The African American Film Critics Association announced Thursday its intentions to honor actor Sidney Poitier with its first Icon award. The recognition, to be bestowed at the organization's February ceremony, comes on the 50th anniversary of Poitier's groundbreaking film "Guess Who's Coming to Dinner."
"It is beyond a privilege for AAFCA to receive this opportunity to honor a man who epitomizes timeless excellence," Gil Robertson, AAFCA's president, said in a statement. "Throughout his career, Mr. Poitier has embodied values that the AAFCA community admires and strives to duplicate. He set a standard of merit through his craft and commitment to humanity that has been a great blueprint for all artists."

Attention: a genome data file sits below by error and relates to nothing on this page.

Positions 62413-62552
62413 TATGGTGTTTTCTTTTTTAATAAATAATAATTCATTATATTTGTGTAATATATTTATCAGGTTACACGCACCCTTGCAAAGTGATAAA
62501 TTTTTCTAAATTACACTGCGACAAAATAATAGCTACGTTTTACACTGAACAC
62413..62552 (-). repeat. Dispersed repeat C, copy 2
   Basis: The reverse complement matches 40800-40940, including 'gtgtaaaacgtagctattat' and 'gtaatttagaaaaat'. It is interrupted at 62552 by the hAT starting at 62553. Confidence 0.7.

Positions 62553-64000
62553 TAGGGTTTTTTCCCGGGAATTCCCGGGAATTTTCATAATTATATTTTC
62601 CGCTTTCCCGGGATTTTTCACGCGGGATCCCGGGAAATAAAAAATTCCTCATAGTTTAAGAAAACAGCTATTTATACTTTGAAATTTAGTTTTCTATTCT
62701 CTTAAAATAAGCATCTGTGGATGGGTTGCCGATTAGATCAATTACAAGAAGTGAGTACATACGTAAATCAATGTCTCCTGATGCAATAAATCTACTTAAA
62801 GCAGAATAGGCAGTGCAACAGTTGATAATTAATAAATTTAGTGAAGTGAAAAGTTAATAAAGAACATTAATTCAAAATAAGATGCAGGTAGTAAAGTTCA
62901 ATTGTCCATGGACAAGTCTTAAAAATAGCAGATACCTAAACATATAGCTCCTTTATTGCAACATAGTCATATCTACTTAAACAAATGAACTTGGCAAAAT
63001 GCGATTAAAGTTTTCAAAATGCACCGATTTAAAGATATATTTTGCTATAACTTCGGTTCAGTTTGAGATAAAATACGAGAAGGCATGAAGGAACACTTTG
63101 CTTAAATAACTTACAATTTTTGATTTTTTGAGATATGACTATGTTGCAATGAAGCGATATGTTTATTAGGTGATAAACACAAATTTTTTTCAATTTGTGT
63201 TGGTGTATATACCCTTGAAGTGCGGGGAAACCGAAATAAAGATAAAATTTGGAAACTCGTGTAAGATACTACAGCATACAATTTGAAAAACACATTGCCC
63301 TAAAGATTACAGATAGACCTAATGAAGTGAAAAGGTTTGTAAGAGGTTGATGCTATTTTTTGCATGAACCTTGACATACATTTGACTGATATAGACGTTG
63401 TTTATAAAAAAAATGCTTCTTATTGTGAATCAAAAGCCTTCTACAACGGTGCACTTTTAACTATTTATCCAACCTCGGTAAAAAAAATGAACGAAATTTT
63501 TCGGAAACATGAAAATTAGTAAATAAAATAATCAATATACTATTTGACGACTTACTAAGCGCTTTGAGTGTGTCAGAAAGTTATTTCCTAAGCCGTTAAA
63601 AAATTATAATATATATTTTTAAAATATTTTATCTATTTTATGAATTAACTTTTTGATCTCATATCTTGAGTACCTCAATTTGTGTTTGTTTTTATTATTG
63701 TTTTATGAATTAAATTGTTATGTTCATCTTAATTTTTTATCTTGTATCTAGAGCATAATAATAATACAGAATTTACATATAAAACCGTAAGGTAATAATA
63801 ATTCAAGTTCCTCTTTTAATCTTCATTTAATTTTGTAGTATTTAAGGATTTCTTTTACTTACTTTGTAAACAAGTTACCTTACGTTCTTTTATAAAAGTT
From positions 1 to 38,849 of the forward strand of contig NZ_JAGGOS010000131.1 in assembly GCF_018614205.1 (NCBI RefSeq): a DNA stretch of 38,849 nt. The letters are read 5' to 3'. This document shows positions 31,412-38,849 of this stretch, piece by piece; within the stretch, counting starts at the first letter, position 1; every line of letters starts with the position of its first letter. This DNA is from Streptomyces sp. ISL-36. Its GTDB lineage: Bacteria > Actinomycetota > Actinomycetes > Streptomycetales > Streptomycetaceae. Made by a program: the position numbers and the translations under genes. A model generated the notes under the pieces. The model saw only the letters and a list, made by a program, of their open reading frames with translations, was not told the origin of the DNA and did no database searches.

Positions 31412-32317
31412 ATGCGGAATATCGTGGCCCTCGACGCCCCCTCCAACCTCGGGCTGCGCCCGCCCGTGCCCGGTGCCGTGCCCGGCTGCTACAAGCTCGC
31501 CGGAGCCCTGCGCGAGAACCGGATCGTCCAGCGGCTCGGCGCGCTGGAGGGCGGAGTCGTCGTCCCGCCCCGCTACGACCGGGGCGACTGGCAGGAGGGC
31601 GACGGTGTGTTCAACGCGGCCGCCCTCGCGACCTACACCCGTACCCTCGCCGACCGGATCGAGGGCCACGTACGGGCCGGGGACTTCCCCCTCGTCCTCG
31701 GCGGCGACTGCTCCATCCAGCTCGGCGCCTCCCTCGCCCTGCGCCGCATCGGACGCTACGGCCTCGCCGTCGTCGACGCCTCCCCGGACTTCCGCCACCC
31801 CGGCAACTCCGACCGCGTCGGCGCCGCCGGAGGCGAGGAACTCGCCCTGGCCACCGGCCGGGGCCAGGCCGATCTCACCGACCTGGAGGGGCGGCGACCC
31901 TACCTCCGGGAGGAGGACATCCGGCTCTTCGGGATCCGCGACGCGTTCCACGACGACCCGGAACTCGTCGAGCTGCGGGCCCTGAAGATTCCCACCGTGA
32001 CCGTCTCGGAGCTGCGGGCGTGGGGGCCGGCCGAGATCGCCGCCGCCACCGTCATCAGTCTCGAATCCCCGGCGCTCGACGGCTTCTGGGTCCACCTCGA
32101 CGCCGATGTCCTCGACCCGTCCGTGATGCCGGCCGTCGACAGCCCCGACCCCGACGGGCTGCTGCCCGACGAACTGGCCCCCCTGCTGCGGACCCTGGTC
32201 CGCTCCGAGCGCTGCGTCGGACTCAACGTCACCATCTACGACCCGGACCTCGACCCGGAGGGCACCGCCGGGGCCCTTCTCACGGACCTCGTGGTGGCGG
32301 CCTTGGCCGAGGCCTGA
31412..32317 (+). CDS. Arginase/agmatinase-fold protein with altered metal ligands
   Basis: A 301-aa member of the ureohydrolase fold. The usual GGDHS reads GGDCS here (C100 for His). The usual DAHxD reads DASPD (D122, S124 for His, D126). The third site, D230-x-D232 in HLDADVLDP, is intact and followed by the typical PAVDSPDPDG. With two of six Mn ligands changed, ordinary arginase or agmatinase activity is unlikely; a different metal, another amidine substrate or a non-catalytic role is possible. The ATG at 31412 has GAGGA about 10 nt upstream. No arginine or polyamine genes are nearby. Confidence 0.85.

AAFCA, a professional organization founded in 2003, has never given an Icon award but finds Poitier to be the perfect first recipient, Robertson said.
"[He] single-handedly represented our community with a dignity and grace onscreen during a time when very few blacks even had an opportunity to work in the business in front or behind the camera," he said. "We feel that his impact is immeasurable."
Poitier made history in 1964 as the first black man to win the best actor Oscar, for his role in "Lilies of the Field." He went on to break more records in 1967, becoming the top box office star of that year for three successful films, all dealing with race-related issues — "To Sir, with Love," "In the Heat of the Night" and "Guess Who's Coming to Dinner."
"Guess Who's Coming to Dinner," which nabbed 10 Oscar nominations and two wins (for writer William Rose and lead actress Katharine Hepburn), featured an interracial relationship that was still, at that time, a rare site onscreen and historically illegal in the United States. (The Supreme Court outlawed anti-miscegenation laws six months before the film's December release.)
Poitier's tribute will take place during AAFCA's annual awards on Feb. 8 in Hollywood.